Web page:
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Social prejudices and stereotypes about those with mental illness can cause feelings of internalized stigma which has negative effects such as depression, hopelessness, social isolation, poor self-esteem, and can lead to a reduced quality of life when it comes to treatment and recovery (Wastler, Lucksted, Phalen, & Drapalski, 2019). Feelings of isolation and hopelessness can lead to negative outcomes especially when a person is not getting proper treatment from a professional. The stigma surrounding mental illness is fueled by public awareness of diseases they do not necessarily understand.
While there is no actual link to mental illness and acts of violence (McGinty, Goldman, Pescosolido, & Barry, 2018). There is a national debate regarding policies that draw a lot of public attention to mental illness and how it is intertwined with violent behaviors. Unfortunately, with an increase in mass shootings in the public’s eye, there seems to be a tendency to link this with mental health issues. The public seems to be for mandatory treatment versus voluntary treatment, while other mental health groups see mandatory treatment as disrespect to civil liberties (McGinty, Goldman, Pescosolido, & Barry, 2018).
Human service professionals have an obligation to understand mental illness and provide care and treatment without prejudice. “National level data shows that only 24% of working-age adults with mental health issues are employed which has been true since 2003 (Brucker, & Doty, 2019).” The goal for human service workers should be to look beyond the social prejudice and stigma and provide those with mental illness fair opportunities. Those who serve the public through human services programs need to educate themselves and look for an opportunity for those who suffer from mental illness.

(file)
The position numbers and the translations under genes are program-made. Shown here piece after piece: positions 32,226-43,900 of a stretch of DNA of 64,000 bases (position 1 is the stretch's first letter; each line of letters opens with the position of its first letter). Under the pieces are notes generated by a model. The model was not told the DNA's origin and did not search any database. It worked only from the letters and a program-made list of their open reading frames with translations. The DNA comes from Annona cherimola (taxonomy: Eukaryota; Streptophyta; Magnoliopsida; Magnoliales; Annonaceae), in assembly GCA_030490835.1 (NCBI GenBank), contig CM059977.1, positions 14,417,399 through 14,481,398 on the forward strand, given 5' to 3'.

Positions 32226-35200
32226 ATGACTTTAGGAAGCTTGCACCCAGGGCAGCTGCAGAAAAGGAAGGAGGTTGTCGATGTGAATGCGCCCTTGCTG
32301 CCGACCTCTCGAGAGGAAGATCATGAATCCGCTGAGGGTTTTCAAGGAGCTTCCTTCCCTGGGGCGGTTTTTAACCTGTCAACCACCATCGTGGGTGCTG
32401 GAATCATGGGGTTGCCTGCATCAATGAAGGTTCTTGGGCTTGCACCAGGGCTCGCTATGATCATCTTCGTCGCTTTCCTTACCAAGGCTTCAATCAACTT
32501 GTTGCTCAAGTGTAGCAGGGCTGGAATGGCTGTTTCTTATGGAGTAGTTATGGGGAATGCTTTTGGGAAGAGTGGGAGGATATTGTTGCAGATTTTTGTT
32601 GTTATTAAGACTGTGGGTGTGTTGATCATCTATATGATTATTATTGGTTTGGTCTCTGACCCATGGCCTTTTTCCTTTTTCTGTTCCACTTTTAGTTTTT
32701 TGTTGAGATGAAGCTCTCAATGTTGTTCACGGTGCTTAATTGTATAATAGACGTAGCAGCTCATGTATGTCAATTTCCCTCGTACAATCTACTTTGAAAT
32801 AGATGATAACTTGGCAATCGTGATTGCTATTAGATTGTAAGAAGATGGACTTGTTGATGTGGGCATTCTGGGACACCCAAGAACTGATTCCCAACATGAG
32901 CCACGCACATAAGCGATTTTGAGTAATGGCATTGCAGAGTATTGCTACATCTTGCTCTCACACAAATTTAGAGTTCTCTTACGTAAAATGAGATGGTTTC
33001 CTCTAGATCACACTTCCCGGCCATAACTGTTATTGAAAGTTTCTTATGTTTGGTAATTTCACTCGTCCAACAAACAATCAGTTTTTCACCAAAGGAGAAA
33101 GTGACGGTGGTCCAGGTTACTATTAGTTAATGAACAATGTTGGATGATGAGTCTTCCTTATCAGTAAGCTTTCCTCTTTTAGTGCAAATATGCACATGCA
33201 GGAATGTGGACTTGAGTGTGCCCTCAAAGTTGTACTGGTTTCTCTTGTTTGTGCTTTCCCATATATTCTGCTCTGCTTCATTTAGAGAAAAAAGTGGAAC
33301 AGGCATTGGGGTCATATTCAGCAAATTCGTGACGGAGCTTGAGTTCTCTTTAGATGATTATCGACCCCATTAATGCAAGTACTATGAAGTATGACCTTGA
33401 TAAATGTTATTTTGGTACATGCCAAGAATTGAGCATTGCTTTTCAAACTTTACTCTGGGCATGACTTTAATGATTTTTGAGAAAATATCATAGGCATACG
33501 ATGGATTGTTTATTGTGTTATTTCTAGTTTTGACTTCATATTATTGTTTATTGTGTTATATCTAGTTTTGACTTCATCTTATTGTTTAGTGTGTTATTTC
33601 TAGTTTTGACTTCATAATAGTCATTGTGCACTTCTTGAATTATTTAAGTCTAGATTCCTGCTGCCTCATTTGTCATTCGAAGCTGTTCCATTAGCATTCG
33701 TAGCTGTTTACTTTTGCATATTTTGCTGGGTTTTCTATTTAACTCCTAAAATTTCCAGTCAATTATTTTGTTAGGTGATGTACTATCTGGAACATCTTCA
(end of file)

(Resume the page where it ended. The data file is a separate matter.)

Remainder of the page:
Brucker, D. L., & Doty, M. (2019). Community mental health center staff attitudes about employment for persons with serious mental illness. Psychiatric Rehabilitation Journal, 42(1), 32–40. https://doi-org.proxy-library.ashford.edu/10.1037/…
McGinty, E. E., Goldman, H. H., Pescosolido, B. A., & Barry, C. L. (2018). Communicating about Mental Illness and Violence: Balancing Stigma and Increased Support for Services. Journal of Health Politics, Policy and Law, 43(2), 185–228. https://doi-org.proxy-library.ashford.edu/https://…